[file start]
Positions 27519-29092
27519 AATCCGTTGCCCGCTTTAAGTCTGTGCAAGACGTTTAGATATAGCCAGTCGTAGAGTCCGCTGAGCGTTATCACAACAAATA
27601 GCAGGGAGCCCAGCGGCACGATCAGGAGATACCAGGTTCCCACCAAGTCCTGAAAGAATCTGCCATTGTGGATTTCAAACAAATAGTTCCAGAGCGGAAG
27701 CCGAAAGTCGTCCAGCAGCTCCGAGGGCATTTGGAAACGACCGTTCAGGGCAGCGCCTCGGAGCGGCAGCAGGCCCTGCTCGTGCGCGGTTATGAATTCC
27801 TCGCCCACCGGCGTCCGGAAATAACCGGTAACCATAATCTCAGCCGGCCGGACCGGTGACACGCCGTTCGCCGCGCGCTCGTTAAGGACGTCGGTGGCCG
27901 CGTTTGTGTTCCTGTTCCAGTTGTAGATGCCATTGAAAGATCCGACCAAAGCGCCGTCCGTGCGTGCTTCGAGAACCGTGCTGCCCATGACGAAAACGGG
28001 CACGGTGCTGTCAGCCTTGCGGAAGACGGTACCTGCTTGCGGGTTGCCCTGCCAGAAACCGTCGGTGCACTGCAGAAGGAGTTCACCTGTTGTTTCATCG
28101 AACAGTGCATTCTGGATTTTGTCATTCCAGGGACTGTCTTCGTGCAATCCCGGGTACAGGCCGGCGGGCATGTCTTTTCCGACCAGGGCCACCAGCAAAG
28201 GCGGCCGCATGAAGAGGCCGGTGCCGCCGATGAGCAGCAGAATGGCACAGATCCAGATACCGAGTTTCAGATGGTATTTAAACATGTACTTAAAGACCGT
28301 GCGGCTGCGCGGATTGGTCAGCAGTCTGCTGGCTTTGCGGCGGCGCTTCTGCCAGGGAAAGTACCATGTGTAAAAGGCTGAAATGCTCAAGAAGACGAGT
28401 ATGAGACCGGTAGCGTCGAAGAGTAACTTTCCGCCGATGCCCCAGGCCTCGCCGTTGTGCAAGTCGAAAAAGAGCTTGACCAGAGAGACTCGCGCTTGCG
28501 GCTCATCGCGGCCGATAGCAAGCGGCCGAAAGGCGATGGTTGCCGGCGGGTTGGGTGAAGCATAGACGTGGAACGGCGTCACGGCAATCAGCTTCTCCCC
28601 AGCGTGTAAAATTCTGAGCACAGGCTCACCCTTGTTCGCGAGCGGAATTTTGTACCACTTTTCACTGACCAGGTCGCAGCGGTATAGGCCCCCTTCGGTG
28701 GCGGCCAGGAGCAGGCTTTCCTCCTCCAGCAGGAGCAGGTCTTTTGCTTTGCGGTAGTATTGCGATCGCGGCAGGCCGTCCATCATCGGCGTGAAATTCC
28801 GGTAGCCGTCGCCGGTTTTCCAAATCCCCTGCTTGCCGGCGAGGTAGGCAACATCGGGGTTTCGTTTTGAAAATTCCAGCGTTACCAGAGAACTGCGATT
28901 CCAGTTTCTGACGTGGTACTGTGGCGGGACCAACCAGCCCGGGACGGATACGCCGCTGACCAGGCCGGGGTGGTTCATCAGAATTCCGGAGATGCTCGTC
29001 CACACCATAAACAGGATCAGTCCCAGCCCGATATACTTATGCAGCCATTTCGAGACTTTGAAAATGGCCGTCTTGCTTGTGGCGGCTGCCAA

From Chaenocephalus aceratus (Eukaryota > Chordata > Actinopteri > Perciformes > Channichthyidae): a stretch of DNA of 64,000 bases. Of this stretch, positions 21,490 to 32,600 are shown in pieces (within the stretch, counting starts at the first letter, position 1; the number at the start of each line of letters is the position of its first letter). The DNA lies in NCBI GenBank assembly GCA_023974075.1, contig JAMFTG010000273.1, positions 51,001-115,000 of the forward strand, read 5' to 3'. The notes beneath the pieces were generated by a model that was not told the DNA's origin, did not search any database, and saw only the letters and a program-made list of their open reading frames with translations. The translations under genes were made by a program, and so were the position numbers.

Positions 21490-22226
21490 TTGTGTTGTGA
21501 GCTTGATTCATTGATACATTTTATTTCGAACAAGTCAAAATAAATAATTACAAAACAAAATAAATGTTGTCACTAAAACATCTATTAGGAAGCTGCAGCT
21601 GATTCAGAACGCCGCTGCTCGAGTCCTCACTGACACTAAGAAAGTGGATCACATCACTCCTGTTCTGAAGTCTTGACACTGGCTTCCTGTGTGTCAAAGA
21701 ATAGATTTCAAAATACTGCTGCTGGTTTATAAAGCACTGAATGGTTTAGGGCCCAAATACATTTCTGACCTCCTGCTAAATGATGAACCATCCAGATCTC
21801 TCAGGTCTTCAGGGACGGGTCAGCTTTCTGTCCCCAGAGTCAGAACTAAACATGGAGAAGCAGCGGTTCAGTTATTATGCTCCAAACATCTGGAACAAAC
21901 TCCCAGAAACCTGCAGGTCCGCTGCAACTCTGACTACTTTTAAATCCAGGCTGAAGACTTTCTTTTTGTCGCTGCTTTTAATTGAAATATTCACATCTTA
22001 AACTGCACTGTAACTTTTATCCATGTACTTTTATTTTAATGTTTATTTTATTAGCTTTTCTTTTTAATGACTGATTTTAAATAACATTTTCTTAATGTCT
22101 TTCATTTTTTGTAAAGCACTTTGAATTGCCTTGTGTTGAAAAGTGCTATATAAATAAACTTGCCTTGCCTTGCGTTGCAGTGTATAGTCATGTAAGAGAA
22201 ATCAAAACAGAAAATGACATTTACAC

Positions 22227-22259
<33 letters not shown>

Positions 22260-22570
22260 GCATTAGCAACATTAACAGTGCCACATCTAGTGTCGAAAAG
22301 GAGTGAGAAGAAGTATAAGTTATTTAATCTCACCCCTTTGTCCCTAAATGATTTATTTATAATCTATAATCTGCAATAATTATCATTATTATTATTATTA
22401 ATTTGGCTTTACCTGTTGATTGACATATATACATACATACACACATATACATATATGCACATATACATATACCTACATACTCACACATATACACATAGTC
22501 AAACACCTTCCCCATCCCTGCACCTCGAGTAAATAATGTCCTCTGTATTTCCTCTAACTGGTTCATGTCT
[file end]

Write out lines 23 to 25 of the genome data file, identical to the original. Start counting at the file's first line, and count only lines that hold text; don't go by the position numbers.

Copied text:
21701 ATAGATTTCAAAATACTGCTGCTGGTTTATAAAGCACTGAATGGTTTAGGGCCCAAATACATTTCTGACCTCCTGCTAAATGATGAACCATCCAGATCTC
21801 TCAGGTCTTCAGGGACGGGTCAGCTTTCTGTCCCCAGAGTCAGAACTAAACATGGAGAAGCAGCGGTTCAGTTATTATGCTCCAAACATCTGGAACAAAC
21901 TCCCAGAAACCTGCAGGTCCGCTGCAACTCTGACTACTTTTAAATCCAGGCTGAAGACTTTCTTTTTGTCGCTGCTTTTAATTGAAATATTCACATCTTA